There was a lady lived in Leith

There was a lady lived in Leith,
   A lady very stylish, man,
And yet, in spite of all her teeth,
   She fell in love with an Irishman,
A nasty ugly Irishman,
A wild tremendous Irishman,
   A tearing, swearing, thumping, bumping,
Ramping, roaring Irishman.

His face was no ways beautiful,
   For with small-pox 'twas scarr'd across;
And the shoulders of the ugly dog
   Were almost double a yard across.
O, the lump of an Irishman,
The whisky-devouring Irishman -
   The great he-rogue, with his wonderful brogue,
The fighting, rioting, Irishman.

One of his eyes was bottle-green,
   And the other eye was out, my dear;
And the calves of his wicked-looking legs
   Were more than two feet about, my dear.
O, the great big Irishman,
The rattling, battling Irishman -
   The stamping, ramping, swaggering, staggering,
Leathering swash of an Irishman.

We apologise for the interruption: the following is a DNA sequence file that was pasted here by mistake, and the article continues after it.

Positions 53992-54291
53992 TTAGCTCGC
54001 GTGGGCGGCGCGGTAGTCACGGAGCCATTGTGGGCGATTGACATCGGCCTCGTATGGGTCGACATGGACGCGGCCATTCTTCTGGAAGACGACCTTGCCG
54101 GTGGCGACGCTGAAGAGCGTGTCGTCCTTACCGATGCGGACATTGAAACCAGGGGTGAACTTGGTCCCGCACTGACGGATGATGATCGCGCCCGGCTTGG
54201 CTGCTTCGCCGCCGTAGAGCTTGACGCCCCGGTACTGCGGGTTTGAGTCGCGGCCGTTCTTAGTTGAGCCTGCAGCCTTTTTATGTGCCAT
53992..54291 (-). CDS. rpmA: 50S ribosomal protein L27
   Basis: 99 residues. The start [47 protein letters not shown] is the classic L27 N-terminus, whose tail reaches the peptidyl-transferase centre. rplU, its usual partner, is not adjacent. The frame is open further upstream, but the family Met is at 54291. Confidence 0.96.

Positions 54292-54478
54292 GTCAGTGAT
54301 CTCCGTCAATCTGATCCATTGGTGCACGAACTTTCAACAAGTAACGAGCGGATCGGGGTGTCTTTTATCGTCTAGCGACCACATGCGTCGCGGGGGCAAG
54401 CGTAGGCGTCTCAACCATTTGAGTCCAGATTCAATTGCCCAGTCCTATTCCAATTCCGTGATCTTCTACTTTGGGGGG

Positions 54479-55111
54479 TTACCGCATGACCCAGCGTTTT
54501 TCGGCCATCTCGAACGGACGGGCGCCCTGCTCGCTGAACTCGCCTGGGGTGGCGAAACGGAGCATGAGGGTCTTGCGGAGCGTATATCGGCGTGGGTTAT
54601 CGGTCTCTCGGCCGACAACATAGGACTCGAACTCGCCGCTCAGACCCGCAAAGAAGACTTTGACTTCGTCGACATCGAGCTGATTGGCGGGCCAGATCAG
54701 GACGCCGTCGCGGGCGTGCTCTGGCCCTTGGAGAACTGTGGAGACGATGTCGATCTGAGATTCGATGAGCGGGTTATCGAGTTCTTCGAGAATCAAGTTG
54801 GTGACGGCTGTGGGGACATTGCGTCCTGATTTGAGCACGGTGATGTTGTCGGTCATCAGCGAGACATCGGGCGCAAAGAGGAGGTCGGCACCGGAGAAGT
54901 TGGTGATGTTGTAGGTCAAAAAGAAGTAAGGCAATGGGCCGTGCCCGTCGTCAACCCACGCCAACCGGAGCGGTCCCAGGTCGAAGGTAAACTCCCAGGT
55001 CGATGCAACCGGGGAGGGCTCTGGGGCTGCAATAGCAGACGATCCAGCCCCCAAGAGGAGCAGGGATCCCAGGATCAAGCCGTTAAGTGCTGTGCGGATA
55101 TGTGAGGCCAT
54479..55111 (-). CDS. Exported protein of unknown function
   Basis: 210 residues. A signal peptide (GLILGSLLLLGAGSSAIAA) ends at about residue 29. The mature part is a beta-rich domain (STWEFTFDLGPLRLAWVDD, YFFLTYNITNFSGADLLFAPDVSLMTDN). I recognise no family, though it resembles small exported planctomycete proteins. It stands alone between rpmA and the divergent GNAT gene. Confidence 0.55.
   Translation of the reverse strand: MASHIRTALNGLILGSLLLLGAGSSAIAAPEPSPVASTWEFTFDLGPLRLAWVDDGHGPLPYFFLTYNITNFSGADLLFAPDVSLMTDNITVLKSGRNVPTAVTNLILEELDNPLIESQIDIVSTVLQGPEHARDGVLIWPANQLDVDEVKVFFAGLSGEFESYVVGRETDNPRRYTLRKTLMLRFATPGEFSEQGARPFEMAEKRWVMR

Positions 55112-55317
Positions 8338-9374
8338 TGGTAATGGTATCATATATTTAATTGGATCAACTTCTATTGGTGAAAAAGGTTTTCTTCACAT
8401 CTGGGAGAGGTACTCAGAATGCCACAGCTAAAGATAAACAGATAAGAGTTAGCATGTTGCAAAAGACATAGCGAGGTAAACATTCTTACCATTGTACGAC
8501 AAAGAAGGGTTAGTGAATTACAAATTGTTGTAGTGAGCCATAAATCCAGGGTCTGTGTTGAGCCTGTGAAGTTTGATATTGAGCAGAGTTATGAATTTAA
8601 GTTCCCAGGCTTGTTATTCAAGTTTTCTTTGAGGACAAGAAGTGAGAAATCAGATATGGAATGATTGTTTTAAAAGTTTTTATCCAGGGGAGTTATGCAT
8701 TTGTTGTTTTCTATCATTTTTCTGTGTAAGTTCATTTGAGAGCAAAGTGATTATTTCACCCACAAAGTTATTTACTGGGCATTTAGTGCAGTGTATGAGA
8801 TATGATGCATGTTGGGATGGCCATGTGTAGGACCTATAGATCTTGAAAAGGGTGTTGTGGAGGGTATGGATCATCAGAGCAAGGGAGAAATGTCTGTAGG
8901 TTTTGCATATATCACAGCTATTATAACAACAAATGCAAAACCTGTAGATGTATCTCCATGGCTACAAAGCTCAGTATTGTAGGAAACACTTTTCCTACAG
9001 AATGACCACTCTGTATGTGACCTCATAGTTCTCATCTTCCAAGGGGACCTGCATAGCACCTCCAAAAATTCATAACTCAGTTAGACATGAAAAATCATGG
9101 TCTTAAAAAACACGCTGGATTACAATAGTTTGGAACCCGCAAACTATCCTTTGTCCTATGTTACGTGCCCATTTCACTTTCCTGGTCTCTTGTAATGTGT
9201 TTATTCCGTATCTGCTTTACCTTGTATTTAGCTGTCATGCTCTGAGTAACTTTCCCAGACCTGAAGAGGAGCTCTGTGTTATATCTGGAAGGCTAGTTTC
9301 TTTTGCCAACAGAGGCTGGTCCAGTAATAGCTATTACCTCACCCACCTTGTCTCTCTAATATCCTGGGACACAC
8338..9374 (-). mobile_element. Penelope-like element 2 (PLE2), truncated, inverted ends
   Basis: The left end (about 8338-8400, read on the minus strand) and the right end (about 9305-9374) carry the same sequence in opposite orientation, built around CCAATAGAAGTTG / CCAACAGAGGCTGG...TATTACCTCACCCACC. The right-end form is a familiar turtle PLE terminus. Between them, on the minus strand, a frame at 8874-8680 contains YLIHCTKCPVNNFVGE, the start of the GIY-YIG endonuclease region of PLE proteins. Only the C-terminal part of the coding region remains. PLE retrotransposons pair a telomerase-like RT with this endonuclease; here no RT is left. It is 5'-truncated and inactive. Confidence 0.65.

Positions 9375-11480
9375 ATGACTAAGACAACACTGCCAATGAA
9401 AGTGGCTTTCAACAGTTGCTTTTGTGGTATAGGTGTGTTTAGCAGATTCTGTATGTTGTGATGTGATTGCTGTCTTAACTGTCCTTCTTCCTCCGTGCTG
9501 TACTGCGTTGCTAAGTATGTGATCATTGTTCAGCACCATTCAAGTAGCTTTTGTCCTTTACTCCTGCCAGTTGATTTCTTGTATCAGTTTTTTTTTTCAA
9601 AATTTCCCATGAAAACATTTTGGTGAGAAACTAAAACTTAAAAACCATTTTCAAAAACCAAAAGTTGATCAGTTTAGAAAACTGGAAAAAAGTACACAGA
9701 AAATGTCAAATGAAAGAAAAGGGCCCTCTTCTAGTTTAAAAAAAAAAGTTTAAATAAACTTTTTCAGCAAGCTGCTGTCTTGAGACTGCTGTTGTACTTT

He took so much of Lundy-Foot,
   That he used to snort and snuffle-O;
And in shape and size, the fellow's neck,
   Was as bad as the neck of a buffalo.
O, the horrible Irishman,
The thundering, blundering Irishman -
   The slashing, dashing, smashing, lashing,
Thrashing, hashing, Irishman.

His name was a terrible name, indeed,
   Being Timothy Thady Mulligan;
And whenever he emptied his tumbler of punch,
   He'd not rest till he'd fill'd it full again.
The boozing, bruising Irishman,
The 'toxicated Irishman -
   The whisky, frisky, rummy, gummy,
Brandy, no dandy Irishman.

This was the lad the lady loved,
   Like all the girls of quality;
And he broke the skulls of the men of Leith,
   Just by the way of jollity.
O, the leathering Irishman,
The barbarous, savage, Irishman -
   The hearts of the maids, and the gentlemen's heads,
Were bother'd, I'm sure by this Irishman.

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Copyright © 2001, Jack Campin